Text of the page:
If you do family devotions three or four nights a week, you’re doing really well. We’re not talking about doing every night of the week because for most families, that’s not sustainable. Aim for at least three or four nights of the week. Meet together as a family around God’s word.

SW: How do you get the kids talking about the passage you read?

BF: I used the Socratic method, which means I’d ask questions. We’d read a paragraph, maybe one of Paul’s epistles, and then I’d say to the kids, “What’s this text about? What was that paragraph about?” You know, I’d get all kinds of blank stares. So I would ask them more questions; draw them out and get them involved in the text. It’s not a matter of you just lecturing your children.

When your children are really little you can use Bible picture books. You can read Bible story books designed for kids at various age groups. Bruce Ware has a good book to help with this: Big Truths for Young Hearts. There are all kinds of aids you can use to help with family devotions. The important thing is, whatever you do, work consistently at it, and together, with mom and dad on the same page together.

SW: Is there a book in the Bible you encourage dads who are new to this to start with?

BF: I might say the book of Mark. It’s simple in its organization into sections with subheadings. Start at the beginning and read one section and talk about it. You don’t need to have all the answers. Your kids may ask you questions you don’t have the answers for. That’s great. Say, “Hey, next time we meet I’ll get the answer to your question and we’ll talk about it.” You don’t have to be a know-it-all. You just need to get the text in front of your children. When you do that, you’re saying to them, “Our family revolves around God, not around our kids, or our kids’ activities. And the Bible is how we connect with God, and the Bible is really, really important.” Your honoring of Scripture, your honoring of God, will have a huge long-term effect.

SW: Any final encouragements?

BF: There are only two texts on parenting in the New Testament and they both say similar things. “Fathers, do not provoke your children, and bring them up in the discipline and instruction of the Lord.” (Ephesians 6:4, and Colossians 3:21.) Both passages are to fathers. If you read through Proverbs in the Old Testament, you’ll find pretty much the same thing with a few exceptions. In the various places where parenting is discussed in the Bible, it’s assumed that the dad is the chief parent in terms of leading their children’s spiritual instruction.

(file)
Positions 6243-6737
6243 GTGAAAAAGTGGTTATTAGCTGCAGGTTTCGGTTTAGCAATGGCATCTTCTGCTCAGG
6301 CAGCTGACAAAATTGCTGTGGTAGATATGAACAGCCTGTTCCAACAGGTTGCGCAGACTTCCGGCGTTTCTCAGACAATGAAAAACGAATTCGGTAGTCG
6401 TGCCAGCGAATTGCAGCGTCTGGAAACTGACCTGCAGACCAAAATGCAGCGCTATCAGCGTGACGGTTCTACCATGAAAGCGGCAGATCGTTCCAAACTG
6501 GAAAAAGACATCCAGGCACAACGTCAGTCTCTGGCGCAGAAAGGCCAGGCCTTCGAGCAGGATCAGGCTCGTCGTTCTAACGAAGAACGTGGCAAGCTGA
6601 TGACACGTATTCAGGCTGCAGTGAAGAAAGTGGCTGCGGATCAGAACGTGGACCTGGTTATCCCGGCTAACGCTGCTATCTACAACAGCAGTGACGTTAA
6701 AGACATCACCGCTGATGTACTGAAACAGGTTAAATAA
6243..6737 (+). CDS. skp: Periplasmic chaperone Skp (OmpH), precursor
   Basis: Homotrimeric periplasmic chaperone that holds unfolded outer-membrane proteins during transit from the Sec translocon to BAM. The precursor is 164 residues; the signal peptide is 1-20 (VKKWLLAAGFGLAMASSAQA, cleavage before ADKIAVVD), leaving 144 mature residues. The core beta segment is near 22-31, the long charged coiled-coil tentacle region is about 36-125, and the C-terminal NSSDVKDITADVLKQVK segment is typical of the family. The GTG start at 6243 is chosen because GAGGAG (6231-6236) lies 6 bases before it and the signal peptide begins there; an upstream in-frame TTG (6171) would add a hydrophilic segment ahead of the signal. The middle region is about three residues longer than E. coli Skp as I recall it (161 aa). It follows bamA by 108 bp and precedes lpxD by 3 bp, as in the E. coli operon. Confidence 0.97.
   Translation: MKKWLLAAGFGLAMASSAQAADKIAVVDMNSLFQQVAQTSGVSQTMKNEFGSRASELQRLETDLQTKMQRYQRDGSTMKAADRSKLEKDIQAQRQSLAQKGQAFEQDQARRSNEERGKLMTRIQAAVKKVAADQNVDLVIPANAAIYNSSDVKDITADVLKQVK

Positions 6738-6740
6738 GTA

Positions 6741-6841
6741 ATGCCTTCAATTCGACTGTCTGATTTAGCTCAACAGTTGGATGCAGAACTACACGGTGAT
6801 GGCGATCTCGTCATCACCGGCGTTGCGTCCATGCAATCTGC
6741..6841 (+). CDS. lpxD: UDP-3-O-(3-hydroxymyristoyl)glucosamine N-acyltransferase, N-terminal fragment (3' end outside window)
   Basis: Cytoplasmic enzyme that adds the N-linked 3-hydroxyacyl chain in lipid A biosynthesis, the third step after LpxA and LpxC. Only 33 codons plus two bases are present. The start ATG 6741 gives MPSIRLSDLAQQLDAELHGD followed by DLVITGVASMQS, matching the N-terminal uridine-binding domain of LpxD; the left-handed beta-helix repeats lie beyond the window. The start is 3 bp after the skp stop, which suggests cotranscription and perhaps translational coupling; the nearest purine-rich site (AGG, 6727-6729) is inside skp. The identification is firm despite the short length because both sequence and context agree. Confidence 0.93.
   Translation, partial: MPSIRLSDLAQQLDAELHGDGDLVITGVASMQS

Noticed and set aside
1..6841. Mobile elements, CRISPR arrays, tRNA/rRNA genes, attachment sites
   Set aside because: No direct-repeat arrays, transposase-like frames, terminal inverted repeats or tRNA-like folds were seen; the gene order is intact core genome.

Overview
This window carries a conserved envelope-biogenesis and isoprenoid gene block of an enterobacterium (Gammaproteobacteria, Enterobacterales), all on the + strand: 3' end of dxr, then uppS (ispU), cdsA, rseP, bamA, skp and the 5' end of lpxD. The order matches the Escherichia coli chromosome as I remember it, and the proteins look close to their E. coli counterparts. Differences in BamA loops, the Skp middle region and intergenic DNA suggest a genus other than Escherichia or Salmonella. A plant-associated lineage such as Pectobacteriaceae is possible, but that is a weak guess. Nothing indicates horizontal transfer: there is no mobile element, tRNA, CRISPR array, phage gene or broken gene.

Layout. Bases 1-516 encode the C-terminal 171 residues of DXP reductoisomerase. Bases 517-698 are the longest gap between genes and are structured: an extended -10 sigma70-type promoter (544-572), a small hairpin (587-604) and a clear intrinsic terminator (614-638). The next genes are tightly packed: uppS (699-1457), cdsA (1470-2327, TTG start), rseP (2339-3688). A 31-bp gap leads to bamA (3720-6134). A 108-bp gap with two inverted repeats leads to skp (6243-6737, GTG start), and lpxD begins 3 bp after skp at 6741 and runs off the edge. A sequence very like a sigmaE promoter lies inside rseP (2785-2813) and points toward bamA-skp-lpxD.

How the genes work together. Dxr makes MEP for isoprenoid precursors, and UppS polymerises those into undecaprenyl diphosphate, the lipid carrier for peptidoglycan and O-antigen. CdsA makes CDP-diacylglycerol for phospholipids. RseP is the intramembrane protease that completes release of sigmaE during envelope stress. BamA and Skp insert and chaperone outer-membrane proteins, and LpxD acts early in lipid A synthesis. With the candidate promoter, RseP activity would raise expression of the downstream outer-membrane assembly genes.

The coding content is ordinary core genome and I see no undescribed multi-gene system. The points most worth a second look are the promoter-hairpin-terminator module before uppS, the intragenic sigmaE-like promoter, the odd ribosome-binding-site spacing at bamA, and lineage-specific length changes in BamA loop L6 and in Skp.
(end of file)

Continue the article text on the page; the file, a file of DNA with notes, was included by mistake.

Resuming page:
To every dad reading this, pick up the mantle and your Bible, gather your family, and by faith, go forward.

                                                           

Our newly-released interactive family devotional, Glorious God, Glorious Gospel, is designed especially for dads who are ready to take the lead in the spiritual formation of their children. The book is divided into 15 chapters that use Scripture to explore God’s character, what God requires of us, God’s solution to our problem of sin, and what it means to follow Him.

Glorious God, Glorious Gospel answers questions like:

  • Who is God, and what is He like?
  • Why do I exist? How am I to act toward God?
  • What is my greatest problem and need?
  • What has God done to solve this problem?
  • How Can I be saved?
  • How should I now live?

It includes suggested schedules for breaking each chapter into smaller units, based on the ages and attention spans of your children.

 

Written by Steve Watters

Steve Watters

Steve Watters is the Truth78 Communications Director. Before joining Truth78, he earned an M.A. in family discipleship at The Southern Baptist Theological Seminary where he served as the Vice President for Communications. He and his wife Candice co-authored the book Start Your Family: Inspiration for Having Babies. They have four children.